Written by Russell Dann and

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New executive pay ratio reporting regulations came into force this month (in the Companies (Miscellaneous Reporting) Regulations 2018).

These changes affect UK-incorporated companies which are listed on the main London Stock Exchange (so companies listed on AIM are not included), New York Stock Exchange, NASDAQ or major EEA stock exchanges and which have more than 250 UK employees.

The nuts and bolts of it are that, for each financial year starting on or after 1 January 2019, these companies will have to publish an annual statement comparing the pay of the CEO to:

  • pay of the highest earning 25% of employees;
  • median employee pay; and
  • pay of the lowest earning 25% of employees.

These businesses will have to publish an explanation of the reasons for the difference between executive salaries and average annual pay for employees. They will also need to explain how the interests of staff and other stakeholder interests are taken into account when they decide on executive salaries and bonuses.

These changes bring into law some of the pledges in the Conservative manifesto for the May 2017 general election, which were themselves a partial implementation of then Home Secretary Theresa May’s July 2016 Conservative party leadership campaign commitment to have employees represented on company boards.

These proposals will no doubt remind HR professionals of the additional workload generated by gender pay gap reporting requirements. There is also a current government consultation on ethnicity pay reporting, which is likely to lead to regulations mirroring those for gender pay gap reporting.

Although the scope of executive pay ratio reporting is different because gender pay gap reporting is not limited to listed companies, all companies who are affected by the new regulations will now have to carry out an additional exercise of a similar kind.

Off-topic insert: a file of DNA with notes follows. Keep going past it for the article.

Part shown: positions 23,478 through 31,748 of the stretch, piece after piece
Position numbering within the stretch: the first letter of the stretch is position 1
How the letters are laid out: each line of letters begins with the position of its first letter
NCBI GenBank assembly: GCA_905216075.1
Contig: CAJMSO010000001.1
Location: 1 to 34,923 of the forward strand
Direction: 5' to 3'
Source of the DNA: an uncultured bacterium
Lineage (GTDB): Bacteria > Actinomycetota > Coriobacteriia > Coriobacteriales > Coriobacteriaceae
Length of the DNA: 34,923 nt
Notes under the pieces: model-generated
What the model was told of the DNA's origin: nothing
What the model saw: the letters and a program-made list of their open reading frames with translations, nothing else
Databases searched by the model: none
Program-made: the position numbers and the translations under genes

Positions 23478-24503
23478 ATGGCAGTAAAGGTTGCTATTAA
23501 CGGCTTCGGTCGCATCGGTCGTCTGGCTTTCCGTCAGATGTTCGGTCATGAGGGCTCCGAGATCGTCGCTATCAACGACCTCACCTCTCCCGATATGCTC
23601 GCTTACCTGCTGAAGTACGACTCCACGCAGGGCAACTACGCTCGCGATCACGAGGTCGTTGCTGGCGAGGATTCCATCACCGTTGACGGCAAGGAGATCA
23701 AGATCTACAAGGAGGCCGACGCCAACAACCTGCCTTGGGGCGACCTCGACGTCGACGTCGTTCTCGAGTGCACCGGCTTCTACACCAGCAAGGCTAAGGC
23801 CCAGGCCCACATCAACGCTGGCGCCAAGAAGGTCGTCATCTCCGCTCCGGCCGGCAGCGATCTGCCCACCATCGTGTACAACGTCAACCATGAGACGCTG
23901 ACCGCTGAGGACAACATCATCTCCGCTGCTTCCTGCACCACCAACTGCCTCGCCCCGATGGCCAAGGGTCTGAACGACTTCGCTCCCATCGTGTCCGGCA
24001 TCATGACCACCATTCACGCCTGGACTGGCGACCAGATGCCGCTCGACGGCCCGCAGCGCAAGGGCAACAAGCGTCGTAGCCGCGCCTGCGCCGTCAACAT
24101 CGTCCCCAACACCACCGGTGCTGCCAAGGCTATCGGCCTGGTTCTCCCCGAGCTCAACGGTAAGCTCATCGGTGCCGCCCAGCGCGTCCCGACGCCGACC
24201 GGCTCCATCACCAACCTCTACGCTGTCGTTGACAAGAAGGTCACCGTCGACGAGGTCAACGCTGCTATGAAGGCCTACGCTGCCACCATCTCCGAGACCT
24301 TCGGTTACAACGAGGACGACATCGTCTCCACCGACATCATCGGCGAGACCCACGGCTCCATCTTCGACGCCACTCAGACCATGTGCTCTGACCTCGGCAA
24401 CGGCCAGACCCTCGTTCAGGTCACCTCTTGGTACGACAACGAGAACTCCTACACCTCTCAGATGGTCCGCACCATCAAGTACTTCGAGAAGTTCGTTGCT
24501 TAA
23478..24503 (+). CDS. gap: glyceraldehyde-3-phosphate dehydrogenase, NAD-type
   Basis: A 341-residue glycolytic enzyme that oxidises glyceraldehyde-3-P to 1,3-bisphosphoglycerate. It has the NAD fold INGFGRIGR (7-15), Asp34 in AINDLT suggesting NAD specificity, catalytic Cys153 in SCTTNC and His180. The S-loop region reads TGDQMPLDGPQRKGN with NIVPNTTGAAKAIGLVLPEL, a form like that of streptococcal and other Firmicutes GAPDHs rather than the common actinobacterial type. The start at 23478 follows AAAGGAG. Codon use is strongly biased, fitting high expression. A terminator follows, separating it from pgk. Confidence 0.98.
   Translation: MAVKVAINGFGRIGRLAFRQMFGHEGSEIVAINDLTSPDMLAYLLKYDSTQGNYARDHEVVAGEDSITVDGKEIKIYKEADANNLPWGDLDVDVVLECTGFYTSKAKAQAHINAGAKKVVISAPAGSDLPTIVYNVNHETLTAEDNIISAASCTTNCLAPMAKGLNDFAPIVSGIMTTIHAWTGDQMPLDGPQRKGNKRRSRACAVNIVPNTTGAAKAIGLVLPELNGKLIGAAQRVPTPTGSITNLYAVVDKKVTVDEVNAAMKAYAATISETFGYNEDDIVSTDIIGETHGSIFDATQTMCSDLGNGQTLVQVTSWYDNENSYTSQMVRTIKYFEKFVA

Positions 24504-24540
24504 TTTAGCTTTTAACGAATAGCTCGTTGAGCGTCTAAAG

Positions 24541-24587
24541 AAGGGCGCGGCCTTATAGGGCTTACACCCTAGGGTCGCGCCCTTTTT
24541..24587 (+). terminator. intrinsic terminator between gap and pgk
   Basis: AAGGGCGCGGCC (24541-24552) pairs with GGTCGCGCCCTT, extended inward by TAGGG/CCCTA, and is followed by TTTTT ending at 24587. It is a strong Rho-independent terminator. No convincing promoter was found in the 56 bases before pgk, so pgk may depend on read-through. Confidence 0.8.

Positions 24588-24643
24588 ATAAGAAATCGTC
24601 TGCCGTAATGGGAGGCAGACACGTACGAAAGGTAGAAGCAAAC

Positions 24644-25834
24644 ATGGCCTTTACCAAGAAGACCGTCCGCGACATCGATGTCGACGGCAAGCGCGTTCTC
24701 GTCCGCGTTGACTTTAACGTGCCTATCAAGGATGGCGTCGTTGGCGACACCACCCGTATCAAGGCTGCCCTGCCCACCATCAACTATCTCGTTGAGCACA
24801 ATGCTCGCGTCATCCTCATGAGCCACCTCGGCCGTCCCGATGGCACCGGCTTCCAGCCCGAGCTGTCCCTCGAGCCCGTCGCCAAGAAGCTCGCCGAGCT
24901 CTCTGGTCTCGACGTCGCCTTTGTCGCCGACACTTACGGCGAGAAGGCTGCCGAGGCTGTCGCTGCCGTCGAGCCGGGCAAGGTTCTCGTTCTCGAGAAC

The first statutory executive pay ratio disclosures will have to be made from the start of 2020, covering CEO and employee pay in 2019.

These pay ratio regulations are part of government efforts to improve transparency around executive remuneration and a lot of the media reaction has focused on controversial high pay awards for senior executives in 2018 at companies including Royal Mail, Persimmon and Unilever.

At first glance then, HR professionals may not see this as something which has an ongoing impact on their work, beyond providing the inevitable support to the company in collating the necessary information. This is in contrast to the effects of mandatory gender (and prospectively ethnicity) pay gap reporting, which has obvious implications in terms of revealing pay disparities which may be discriminatory and in respect of which forward thinking businesses recognise that having a more diverse team of senior employees will tend not only to reduce their exposure to legal and reputational risk but also to enhance their performance and resilience.

HR teams could also be forgiven for giving a higher priority to the other changes in employment law recently announced by the government as the biggest reform of employment law in 20 years.

However, it would be a mistake to overlook what is likely to be the most significant practical consequence of mandatory reporting the ratio of CEO to median pay. This comes about because the companies affected already have to publish their CEO’s total pay package.

As a result, unlike with gender pay gap reporting, employees of these companies will be able to calculate the actual earnings figures for the 25th percentile, median and 75th percentile of employees

While large companies already have to state in their annual accounts both the total number of employees and the total size of their payroll, that can only be used to generate a mean average. Employees will know that the mean average is distorted by the pay of a small number of highly paid executives.

The new requirement to publish the ratio of median pay to CEO pay will lead to employees and new hires knowing where they sit in the salary pecking order. Employees might not compare themselves to the C-suite but it is natural to compare yourself with your peers.

On the whole, knowing that more than half of your colleagues earn more than you could be demotivating, could affect employee relations and is very likely to lead to requests for higher starting salaries as well as increased demands for pay rises from individuals and trade unions.

HR leaders are therefore well advised to make sure company pay arrangements are future proofed for this challenge.